Instead, when I saw Colin Bruce’s new book on “the many worlds of quantum”, I decided to make it my bedtime reading for this week [NB: that was written in May 2003 and I have made little to no progress since then!].

There is in fact a brief mention in the book of David Lewis, occasioned by his paper “How many Lives Has Schrödinger’s Cat?”. So, I actually decided to first read Lewis’ paper and the commentary by David Papineau later in the same issue of the Australasian Journal of Philosophy.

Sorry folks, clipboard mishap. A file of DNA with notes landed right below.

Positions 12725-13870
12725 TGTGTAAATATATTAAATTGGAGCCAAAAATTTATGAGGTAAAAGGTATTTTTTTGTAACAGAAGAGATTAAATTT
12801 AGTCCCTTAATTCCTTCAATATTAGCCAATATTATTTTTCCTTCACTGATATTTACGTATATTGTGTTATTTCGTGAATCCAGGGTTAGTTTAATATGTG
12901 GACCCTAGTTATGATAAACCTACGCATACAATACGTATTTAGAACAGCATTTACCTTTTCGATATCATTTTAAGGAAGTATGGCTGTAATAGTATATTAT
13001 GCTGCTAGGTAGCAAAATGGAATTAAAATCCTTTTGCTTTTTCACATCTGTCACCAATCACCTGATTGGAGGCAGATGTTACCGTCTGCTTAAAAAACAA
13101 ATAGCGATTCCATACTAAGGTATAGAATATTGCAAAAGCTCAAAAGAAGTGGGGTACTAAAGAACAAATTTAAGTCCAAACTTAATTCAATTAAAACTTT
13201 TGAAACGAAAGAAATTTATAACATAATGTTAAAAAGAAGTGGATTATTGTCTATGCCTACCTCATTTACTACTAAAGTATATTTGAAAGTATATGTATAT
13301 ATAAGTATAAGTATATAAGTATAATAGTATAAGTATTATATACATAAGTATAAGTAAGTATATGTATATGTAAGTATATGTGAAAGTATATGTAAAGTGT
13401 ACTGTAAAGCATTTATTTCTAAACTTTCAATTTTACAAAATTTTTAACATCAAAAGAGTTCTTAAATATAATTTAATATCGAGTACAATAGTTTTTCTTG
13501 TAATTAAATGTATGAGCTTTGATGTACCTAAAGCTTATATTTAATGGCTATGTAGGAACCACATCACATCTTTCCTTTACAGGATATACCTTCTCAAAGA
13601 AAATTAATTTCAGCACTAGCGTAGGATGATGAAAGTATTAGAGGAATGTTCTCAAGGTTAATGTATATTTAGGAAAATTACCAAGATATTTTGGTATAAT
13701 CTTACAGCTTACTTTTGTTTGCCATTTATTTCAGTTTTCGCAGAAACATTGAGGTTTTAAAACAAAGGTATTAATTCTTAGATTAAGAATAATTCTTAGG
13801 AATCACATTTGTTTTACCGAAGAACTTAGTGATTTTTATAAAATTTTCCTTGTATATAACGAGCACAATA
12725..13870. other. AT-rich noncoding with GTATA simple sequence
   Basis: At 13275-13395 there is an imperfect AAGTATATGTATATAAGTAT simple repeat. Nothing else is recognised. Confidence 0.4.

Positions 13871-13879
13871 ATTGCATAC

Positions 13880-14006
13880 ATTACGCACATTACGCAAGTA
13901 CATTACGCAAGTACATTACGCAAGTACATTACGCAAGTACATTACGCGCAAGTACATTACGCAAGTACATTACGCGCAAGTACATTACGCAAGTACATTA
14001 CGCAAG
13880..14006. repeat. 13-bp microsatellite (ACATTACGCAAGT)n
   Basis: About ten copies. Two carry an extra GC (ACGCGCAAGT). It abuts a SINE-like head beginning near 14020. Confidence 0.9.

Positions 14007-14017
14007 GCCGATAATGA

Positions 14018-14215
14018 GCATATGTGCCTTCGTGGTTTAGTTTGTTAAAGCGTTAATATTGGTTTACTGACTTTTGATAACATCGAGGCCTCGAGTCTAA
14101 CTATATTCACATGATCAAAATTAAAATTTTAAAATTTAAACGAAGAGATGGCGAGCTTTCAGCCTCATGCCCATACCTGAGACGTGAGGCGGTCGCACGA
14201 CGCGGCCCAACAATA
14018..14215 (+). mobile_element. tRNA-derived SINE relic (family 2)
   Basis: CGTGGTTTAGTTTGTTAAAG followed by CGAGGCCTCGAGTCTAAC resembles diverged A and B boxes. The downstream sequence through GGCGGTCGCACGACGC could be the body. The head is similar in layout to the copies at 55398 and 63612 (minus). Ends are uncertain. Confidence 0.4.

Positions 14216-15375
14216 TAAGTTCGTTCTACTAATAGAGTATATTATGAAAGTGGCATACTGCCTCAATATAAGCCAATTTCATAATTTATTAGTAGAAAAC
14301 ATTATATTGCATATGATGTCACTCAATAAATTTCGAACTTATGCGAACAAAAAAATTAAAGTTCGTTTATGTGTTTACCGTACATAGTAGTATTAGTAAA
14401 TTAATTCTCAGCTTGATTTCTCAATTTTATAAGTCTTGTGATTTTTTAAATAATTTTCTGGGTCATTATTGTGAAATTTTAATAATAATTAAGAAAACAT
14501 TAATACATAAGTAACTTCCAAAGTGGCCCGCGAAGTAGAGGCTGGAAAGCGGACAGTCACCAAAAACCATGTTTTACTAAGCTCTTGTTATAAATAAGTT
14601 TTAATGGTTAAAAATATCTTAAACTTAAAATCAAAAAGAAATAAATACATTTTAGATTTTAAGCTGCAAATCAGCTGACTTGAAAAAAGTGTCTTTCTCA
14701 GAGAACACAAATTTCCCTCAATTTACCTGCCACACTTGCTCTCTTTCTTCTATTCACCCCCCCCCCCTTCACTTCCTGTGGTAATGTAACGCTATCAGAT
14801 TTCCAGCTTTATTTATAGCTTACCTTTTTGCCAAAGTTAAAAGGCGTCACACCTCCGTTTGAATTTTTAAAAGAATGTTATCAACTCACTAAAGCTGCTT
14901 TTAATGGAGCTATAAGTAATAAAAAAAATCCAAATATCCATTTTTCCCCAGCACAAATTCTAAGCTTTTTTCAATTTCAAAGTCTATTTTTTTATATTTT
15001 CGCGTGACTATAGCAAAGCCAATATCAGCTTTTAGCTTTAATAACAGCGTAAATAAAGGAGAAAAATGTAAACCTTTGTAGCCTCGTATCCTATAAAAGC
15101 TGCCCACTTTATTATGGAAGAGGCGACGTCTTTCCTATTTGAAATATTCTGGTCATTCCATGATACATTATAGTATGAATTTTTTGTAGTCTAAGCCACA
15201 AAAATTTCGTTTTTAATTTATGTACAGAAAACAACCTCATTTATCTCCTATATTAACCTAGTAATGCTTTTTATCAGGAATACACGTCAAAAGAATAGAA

The basic issue seems to be that if there truly are many worlds branching off from each other all the time (something also called the “no-collapse” theory), this has great impact on our thinking about decisions, ethics, and our philosophy of life in general. Have you ever thought “I could kill myself” when you realize you made a carelessly wrong decision a while back? Well, even if you make the right decision “here in this world”, there will be another world (in fact many such worlds) where you made the other — wrong — decision and suffer the consequences. So, what difference does it really make if you make the right decision “here”? As long as the plurality of worlds is a harmless abstraction introduced to make it easier to think about the semantics of modal expressions in natural language, for example, such considerations may not be very disturbing. But if all those worlds are really real, we have a lot of thinking to do. Of course, some philosophers and some physicists have been thinking about this for a while, but it’s all new stuff to me.